1. Preface

My interest in Evolutionary Algorithms started when I read On the Origin of Circuits over at DamnInteresting.com. I always wanted to try something like that out for myself, but never really found the time. Now I have, and I think I’ve found some interesting results.

Disclaimer: I know next to nothing about Evolutionary Algorithms. Everything you read in here is the product of my own imagination and tests. I may use the wrong algorithms, nomenclature, methodology and might just be getting very bad results. They are, however, interesting to me, and I do know something about evolution, so here it is anyway. After writing this article I have gone over it once more and have added the correct names (crossover, elitism, etc) to the corresponding sections.

2. How Evolution Works

So, how does an Evolutionary Algorithm work? Why, the same as normal biological evolution, mostly! Very (very) simply said, organism consist of DNA, which determine their characteristics. When organisms reproduce, there is a chance their offspring’s DNA contains a mutation, which can lead to difference in characteristics. Sufficiently negative changes in offspring make that offspring less fit to survive, causing it, and the mutation, to die out eventually. Positive changes are passed on to future offspring. So through evolution a set of DNA naturally tends to grow towards its "goal", which is ultimate fitness for its environment. Now this is not an entirely correct description, but for our purposes it is good enough.

3. A simple evolutionary algorithm

There is nothing stopping us from using the same technique to evolve things towards goals set by a programmer. As can be seen from the Antenna example in the DamnInteresting article, this can sometimes even produce better things than engineers can come up with. In this post, I’m going to evolve the string "Hello, World!" from random garbage. The first example won’t be very interesting, but it demonstrates the concept rather well.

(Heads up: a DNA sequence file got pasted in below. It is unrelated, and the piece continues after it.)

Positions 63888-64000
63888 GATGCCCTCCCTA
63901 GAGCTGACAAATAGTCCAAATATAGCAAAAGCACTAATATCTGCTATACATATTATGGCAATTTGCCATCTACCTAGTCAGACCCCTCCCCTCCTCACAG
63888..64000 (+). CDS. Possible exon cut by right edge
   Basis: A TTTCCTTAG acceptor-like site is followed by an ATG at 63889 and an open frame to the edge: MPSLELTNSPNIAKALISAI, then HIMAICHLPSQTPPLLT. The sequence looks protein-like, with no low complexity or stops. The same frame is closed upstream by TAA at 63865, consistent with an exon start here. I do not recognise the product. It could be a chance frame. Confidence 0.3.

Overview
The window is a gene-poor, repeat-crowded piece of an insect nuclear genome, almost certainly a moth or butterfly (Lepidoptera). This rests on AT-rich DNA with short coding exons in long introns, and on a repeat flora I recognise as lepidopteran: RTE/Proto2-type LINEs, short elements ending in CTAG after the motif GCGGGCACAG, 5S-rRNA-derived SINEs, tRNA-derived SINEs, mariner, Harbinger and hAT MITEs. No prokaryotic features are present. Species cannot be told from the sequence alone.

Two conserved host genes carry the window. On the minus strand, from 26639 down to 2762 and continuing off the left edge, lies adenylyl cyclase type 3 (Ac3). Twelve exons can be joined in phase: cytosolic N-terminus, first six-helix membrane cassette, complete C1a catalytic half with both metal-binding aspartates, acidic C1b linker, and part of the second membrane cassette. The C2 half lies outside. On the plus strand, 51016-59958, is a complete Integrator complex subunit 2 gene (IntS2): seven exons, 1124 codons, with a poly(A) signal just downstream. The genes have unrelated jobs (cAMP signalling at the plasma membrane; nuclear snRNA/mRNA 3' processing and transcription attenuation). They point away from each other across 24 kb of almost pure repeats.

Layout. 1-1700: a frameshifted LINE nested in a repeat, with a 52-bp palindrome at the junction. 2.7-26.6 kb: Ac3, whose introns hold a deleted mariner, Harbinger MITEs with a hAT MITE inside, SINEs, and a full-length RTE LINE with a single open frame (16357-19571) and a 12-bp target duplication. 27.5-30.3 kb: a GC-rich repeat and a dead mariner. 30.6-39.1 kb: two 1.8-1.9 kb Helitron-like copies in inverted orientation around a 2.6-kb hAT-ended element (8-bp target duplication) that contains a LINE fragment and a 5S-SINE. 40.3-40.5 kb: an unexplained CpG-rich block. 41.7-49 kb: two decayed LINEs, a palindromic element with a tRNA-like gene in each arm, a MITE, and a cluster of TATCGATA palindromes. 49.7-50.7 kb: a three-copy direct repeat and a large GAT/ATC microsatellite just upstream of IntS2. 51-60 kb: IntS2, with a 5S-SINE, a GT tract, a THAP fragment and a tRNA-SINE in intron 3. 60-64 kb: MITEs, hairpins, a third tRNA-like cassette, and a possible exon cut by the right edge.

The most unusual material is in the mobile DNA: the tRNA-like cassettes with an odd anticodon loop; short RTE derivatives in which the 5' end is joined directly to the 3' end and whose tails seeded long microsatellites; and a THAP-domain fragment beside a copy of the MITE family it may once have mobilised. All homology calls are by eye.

First, lets define our starting point and end goal:

source = "jiKnp4bqpmAbp"
target = "Hello, World!"

Our evolutionary algorithm will start with "jiKnp4bqpmAbp", which we can view as the DNA of our "organism". It will then randomly mutate some of the DNA, and judge the new mutated string’s fitness. But how do we determine fitness? This is probably the most difficult part of any evolutionary algorithm.

3.1. Fitness function

Lucky for us, there’s an easy way to do this with strings. All we have to do is take the value of each character in the mutated string, and see how much it differs from the same character in the target string. This is called the distance between two characters. We then add all those differences, which leads us to a single value which is the fitness of that string. A fitness of 0 is perfect, and means that both strings are exactly the same. A fitness of 1 means one of the characters is off by one. For instance, the strings "Hfllo" and "Hdllo" both have a fitness of one. The higher the fitness number, the less fit it actually is!

Here’s the fitness function.

def fitness(source, target):
   fitval = 0
   for i in range(0, len(source)):
      fitval += (ord(target[i]) - ord(source[i])) ** 2

If you look closely, you’ll notice that for each character, I square the difference. This is to convert any negative numbers to positive ones, and to put extra emphasis on larger differences. If we don’t do this, the string "Hannp" would have a fitness of 0. You see, the difference between 'e' and 'a' is -5, between 'l' and 'n' is +2 (which we have twice) and between 'o' and 'p' is +1. Adding these up yields a fitness of 0, but it’s not the string we want at all. If we square the differences, they become 25, 4, 4 and 1, which yields a fitness of 34. Effectively, we square each difference so that they can’t cancel each other out.

In the mutation algorithm below, I only mutate one character by one value at a time. It has been pointed out that, unless I actually allow for larger mutations, squaring the distance is largely pointless, since new mutations will always only differ by one value. At the time I wrote this fitness function, I had no idea how the rest of the algorithm would look like. It seemed like a good idea.

3.2. Mutation function